RBMK reactor control rod positions at the moment of the Chernobyl disaster; blue=startup neutron sources (12), yellow=shortened control rods from the reactor bottom (32), grey=pressure tubes (1661), green=control rods (167), red=automatic control rods (12)
Startup neutron source is a neutron source used for stable and reliable initiation of nuclear chain reaction in nuclear reactors, when they are loaded with fresh nuclear fuel, whose neutron flux from spontaneous fission is insufficient for a reliable startup, or after prolonged shutdown periods. Neutron sources ensure a constant minimal population of neutrons in the reactor core, sufficient for a smooth startup. Without them, the reactor could suffer fast power excursions during startup from state with too few self-generated neutrons (new core or after extended shutdown).
The startup sources are typically inserted in regularly spaced positions inside the reactor core, in place of some of the fuel rods.
The sources are important for safe reactor startup. The spontaneous fission and cosmic rays serve as weak neutron sources, but these are too weak for the reactor instrumentation to detect; relying on them could lead to a “blind” start, which is an unsafe condition. The sources are therefore positioned so the neutron flux they produce is always detectable by the reactor monitoring instruments. When the reactor is in shutdown state, the neutron sources serve to provide signals for neutron detectors monitoring the reactor, to ensure they are operable. The equilibrium level of neutron flux in a subcritical reactor is dependent on the neutron source strength; a certain minimum level of source activity therefore has to be ensured in order to maintain control over the reactor when in strongly subcritical state, namely during startups.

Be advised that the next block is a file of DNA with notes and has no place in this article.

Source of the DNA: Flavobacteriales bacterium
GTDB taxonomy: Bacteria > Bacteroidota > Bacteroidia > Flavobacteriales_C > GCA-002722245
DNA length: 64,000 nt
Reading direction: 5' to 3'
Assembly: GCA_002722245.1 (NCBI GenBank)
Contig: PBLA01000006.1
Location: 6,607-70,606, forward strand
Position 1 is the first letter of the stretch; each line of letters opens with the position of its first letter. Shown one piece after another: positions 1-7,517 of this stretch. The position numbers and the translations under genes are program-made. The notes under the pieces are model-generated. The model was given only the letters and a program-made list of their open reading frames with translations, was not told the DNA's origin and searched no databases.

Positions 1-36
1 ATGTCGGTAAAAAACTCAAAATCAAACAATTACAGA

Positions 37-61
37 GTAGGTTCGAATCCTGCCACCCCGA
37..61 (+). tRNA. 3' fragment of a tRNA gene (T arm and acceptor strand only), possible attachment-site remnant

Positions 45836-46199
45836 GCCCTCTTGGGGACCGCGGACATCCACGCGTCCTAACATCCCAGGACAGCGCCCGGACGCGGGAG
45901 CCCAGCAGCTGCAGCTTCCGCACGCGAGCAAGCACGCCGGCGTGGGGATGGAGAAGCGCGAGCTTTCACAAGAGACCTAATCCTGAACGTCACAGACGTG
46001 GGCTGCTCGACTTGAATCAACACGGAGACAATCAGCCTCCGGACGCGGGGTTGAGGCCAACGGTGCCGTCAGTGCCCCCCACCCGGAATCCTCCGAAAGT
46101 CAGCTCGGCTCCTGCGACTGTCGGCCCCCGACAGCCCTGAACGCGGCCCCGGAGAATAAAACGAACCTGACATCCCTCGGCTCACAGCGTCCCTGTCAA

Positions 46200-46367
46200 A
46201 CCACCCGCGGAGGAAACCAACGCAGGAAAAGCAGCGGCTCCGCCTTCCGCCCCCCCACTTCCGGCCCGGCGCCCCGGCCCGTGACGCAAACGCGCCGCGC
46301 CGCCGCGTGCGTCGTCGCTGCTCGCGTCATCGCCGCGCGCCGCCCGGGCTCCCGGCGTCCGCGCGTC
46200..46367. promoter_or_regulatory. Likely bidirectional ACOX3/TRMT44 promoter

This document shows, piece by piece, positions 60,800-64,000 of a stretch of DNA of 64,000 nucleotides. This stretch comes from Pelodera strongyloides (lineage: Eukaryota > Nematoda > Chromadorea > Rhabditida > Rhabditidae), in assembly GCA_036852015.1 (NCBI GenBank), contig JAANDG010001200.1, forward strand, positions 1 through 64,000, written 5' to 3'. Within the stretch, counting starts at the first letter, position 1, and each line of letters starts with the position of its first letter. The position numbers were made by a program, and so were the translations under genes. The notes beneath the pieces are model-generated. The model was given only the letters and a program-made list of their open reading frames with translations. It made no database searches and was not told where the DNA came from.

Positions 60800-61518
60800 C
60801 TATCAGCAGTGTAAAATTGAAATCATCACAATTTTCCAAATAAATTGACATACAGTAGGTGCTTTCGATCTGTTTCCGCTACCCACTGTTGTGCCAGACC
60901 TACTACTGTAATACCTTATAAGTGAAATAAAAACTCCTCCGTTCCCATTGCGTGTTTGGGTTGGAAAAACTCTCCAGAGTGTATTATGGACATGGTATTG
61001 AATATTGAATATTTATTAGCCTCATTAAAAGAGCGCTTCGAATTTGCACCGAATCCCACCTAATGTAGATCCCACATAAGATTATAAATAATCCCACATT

The sources can be of two types:
Primary sources, used for startup of a fresh reactor core; conventional neutron sources are used. The primary sources are removed from the reactor after the first fuel campaign, usually after few months, as neutron capture resulting from the thermal neutron flux in an operating reactor changes the composition of the isotopes used, and thus reduces their useful lifetime as neutron sources.
Californium-252 (spontaneous fission)
Plutonium-238 & beryllium, (α,n) reaction
americium-241 & beryllium, (α,n) reaction
polonium-210 & beryllium, (α,n) reaction
radium-226 & beryllium, (α,n) reaction
Boron-11 & nitrogen-